A "priceless" pair of rare Indian shoes stolen in broad daylight from the Bata Shoe Museum in Toronto has no street value and will be nearly impossible to sell in Canada, said museum officials.
The extravagantly decorated 19th-century shoes, valued at $160,000, were stolen some time between 12 p.m. and 5 p.m. on Sunday. Embroidered with gold and encrusted with diamonds and rubies, they were once worn by a Hyderabad prince before the region was amalgamated into India. Judging by their dimensions - 28 centimetres long and 11.5 centimetres wide - the shoes are a size eight or nine, said Bata Shoe Museum curator Elizabeth Semmelhack.
"We're still under shock," said museum director Emanuele Lepri. "We thought that, being a shoe museum, we wouldn't have to worry about things like this."
Lepri said the shoes were stolen from a glass case in plain sight during the museum's operating hours - an indication that the crime was well planned.
"These had to be professional thieves ..... at least two, if not three people," he said, suggesting the perpetrators had to know what kind of tools to bring to open the glass case.
Lepri said the museum recorded about 150 visitors on Sunday, but was not aware of any witnesses coming forward. Surveillance tapes have been handed over to police.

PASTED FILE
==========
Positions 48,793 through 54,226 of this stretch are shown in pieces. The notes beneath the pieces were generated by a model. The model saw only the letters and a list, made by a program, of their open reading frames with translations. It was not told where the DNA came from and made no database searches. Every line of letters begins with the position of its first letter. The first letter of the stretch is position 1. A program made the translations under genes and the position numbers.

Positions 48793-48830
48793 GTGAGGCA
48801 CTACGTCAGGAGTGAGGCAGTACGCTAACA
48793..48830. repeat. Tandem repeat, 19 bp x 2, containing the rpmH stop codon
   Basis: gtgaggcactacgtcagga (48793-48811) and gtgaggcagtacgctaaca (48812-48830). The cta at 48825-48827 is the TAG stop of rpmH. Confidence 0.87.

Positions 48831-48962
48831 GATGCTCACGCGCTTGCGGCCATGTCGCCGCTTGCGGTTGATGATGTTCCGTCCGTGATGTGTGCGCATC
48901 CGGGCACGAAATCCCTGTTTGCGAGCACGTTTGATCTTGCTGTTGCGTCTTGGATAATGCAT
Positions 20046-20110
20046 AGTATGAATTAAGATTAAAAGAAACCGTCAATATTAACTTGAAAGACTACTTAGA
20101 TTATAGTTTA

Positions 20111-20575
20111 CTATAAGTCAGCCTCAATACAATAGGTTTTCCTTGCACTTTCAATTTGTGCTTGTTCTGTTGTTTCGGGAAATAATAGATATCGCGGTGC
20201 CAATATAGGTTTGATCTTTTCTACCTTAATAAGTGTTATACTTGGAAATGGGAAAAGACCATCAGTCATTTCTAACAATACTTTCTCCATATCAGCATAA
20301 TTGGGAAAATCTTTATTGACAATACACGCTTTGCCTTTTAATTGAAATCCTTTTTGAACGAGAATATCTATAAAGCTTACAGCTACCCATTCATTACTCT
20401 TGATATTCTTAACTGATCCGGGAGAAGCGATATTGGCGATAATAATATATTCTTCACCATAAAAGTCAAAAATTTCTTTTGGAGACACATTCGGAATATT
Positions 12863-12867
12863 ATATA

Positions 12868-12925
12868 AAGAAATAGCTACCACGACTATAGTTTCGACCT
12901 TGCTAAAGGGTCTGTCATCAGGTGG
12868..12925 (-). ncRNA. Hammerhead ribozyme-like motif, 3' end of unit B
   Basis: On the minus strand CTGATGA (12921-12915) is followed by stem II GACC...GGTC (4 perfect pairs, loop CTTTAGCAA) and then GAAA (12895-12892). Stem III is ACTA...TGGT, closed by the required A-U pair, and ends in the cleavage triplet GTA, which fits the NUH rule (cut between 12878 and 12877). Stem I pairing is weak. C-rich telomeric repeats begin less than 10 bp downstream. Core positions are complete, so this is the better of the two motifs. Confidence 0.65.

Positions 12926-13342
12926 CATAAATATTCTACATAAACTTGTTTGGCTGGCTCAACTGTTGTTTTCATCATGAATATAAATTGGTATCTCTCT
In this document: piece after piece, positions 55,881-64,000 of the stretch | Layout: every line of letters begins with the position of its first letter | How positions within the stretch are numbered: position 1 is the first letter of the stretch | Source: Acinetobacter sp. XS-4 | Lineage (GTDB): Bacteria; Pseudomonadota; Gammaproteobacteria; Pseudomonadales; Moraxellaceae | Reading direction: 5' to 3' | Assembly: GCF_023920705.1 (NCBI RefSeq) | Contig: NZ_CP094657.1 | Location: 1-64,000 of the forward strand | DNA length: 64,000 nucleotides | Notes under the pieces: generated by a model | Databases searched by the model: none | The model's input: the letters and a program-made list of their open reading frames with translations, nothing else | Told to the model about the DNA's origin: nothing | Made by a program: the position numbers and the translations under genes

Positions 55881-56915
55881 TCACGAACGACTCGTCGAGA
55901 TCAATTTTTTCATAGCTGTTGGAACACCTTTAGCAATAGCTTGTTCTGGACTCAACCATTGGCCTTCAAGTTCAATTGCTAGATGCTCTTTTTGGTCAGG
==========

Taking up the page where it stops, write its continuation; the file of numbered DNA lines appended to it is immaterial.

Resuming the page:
The shoes' insured value is based solely on their historical context, Semmelhack said.
"What the criminals don't realize is that without historic context, [the shoes]have no street value. The diamonds on them are cloudy, they are not properly cut, so they are worthless on the market," she said.
"The shoes are so beautiful because we know who wore them. They are priceless. They are historic."
Lepri said it would be impossible to sell the shoes in Canada, unless a private collector of decorative art were willing to risk purchasing the artifact.
He said the thief or thieves may try to sell the shoes in New York or London, cities that have become hotbeds for the sale of stolen artifacts in recent years. However, the shoes' value may depreciate if they are damaged by light or humidity.
The last high-profile Toronto art theft ended happily with the recovery of billionaire Kenneth Thomson's five 18th-century ivory sculptures, valued at $1.5-million, in 2004. The sculptures were stolen from a display case at the Art Gallery of Ontario and recovered by a Toronto lawyer two weeks later.
Semmelhack said the Bata Shoe Museum did not change its security practices following the AGO theft.
"Unlike the ivories, there just isn't a market for our shoes," she said.
Lepri said the museum will wait until Sonja Bata, chairman of the Bata Shoe Museum Foundation, returns from Europe to discuss a potential reward for the artifacts' recovery and a security upgrade.
"That is definitely something we are going to discuss at the next board meeting," he said. "This has never happened to us before. We struggle so much to make people realize that ... there is a reason for [the museum's]existence, we never thought we'd have to deal with [theft]and high security."